An initial hearing on the Petition was held on July 2, 2020. At that time, the Court found Petitioners satisfied the pre-filing demand requirements of Civil Code section 8482 and the petition requirements of Civil Code section 8484. (7/2/20 Minute Order.) However, it also noted several deficiencies with Petitioners’ proof of service. (Id.) The Court ordered Petitioners to file an amended proof of service and warned that failure to do so could result in the Petition being placed off calendar or denied. (Id.)

On July 17, 2020, Petitioners filed the instant Motion for Attorney’s Fees (the “Motion”).

At the continued September 17 hearing on the Petition, the Court found Petitioners had not filed amended proofs of service as requested and continued the hearing once more. (9/17/20 Minute Order.) Petitioners filed amended proofs of service on September 17, 2020. Respondent filed a Notice of Failure to Cure and of Violation of Court Order on November 4, 2020, but no opposition on the merits. Following oral argument from the parties at the November 5th continued hearing, the Court took the matter under submission.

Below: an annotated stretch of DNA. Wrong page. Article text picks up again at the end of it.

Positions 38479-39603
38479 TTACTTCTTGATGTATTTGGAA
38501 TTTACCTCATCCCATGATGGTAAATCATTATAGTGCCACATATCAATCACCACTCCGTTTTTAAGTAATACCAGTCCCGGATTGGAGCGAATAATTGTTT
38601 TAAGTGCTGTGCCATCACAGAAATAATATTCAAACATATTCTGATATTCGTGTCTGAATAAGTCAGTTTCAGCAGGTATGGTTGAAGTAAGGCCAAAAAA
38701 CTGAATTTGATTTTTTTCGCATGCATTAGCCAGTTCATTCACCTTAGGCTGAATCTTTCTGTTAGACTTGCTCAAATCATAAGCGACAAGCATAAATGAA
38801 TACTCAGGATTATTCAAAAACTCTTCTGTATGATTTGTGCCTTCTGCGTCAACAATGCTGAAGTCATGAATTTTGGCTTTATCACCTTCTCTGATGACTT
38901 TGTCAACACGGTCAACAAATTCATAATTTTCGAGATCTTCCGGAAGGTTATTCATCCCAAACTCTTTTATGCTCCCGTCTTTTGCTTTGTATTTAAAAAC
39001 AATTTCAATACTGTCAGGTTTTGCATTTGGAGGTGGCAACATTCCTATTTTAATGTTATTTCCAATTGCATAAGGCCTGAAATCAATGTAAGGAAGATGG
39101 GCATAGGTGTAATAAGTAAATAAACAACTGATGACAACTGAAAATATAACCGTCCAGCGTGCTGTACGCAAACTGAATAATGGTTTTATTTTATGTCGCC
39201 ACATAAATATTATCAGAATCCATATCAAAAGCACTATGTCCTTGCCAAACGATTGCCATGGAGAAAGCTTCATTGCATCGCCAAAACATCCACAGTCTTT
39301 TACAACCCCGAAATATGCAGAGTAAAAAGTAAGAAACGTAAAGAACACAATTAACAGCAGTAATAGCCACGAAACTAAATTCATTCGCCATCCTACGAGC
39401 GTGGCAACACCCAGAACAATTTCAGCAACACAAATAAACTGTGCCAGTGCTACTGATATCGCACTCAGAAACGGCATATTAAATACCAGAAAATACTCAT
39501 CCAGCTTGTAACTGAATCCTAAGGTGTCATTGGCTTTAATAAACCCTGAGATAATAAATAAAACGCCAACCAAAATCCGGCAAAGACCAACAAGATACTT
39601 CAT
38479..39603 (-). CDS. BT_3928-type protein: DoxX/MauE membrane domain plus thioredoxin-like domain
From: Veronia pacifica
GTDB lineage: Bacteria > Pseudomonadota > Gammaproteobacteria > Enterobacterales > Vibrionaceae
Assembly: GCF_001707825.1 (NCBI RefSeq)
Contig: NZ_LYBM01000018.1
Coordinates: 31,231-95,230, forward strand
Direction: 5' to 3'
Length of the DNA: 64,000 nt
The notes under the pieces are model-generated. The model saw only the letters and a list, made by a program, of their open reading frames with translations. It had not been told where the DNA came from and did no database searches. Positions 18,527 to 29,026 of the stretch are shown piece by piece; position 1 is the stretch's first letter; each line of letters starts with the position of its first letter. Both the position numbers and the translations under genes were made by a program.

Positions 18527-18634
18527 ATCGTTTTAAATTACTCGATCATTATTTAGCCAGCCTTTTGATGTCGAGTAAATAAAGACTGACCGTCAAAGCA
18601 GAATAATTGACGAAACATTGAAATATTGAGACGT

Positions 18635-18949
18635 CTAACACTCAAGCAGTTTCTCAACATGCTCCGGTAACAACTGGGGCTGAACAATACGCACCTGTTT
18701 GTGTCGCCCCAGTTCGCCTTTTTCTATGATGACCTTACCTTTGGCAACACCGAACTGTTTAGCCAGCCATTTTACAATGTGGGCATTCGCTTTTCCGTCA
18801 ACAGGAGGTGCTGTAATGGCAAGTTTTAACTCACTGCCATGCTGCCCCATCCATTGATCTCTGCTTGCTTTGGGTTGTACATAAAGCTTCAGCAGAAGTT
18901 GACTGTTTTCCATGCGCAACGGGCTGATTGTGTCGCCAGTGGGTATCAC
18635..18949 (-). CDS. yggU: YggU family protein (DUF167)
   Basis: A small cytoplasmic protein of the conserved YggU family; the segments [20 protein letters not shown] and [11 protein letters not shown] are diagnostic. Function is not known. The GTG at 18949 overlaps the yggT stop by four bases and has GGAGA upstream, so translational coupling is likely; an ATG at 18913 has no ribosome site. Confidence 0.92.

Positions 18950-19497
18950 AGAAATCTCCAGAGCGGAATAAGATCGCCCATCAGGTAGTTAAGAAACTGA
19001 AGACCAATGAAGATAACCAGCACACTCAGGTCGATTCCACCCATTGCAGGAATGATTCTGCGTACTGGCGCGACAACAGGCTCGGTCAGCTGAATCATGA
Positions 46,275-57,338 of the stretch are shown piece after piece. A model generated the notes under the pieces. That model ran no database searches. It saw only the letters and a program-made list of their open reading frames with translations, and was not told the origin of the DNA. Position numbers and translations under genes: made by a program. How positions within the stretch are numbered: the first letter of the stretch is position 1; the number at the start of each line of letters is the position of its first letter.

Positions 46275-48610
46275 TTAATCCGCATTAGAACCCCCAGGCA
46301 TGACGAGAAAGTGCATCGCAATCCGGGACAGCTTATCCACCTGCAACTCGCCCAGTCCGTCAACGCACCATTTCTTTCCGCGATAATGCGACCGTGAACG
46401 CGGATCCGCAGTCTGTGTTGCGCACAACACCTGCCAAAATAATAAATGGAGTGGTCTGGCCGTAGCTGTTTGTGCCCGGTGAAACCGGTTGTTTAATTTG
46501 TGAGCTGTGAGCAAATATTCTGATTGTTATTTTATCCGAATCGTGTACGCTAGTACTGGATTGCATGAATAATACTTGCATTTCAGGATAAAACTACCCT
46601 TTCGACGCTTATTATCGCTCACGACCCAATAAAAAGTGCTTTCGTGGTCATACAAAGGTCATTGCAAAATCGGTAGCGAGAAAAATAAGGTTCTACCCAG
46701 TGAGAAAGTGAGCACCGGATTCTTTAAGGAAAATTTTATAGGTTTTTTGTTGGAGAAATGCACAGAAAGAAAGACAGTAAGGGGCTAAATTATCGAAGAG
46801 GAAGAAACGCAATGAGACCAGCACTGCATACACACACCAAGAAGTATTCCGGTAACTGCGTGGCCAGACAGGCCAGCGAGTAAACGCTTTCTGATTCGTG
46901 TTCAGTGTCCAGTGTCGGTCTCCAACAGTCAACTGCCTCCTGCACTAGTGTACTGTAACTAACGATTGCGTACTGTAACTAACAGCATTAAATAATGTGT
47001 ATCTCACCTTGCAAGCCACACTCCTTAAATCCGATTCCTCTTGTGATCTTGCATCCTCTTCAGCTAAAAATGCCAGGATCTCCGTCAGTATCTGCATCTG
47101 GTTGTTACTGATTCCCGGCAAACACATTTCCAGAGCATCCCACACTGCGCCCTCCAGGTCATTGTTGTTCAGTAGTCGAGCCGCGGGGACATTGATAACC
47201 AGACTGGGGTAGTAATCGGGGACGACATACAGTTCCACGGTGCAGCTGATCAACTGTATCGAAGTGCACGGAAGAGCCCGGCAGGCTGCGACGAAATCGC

Respondent filed an Opposition to this Motion on November 17, and Petitioners filed a Reply on November 23.

Civil Code section 8488, subdivision (c), provides that the prevailing party is entitled to reasonable attorney’s fees. However, as Court has not yet issued a ruling on the underlying Petition, the prevailing party has not yet been determined. Accordingly, this Motion is CONTINUED to allow for the resolution of the Petition.

  1. Conclusion & Order

For the foregoing reasons, Petitioners Theodore Vaughan and Alexandra Vaughan’s Motion for Attorney’s Fees is CONTINUED TO JAN 12, 2021 at 11:00 a.m. to allow for the resolution of underlying Petition for Release of Mechanic’s Lien, which the Court took under submission on November 5, 2020.

Moving party is ordered to give notice.

Case Number: 20STCP00901    Hearing Date: November 05, 2020    Dept: 25

HEARING DATE: Thu., November 5, 2020 JUDGE /DEPT: Blancarte/25

CASE NAME: Vaughan, et al. v. Precioso Construction PET. FILED: 02-27-20

CASE NUMBER: 20STCP00901

NOTICE: OK

PROCEEDINGS: PETITION TO RELEASE PROPERTY – MECHANIC’S LIEN

MOVING PARTY: Petitioners Theodore Vaughan and Alexandria Vaughan

RESP. PARTY: Respondent Precioso Construction

PETITION TO RELEASE MECHANIC’S LIEN

(Civ. Code § 8480, et seq.)

TENTATIVE RULING: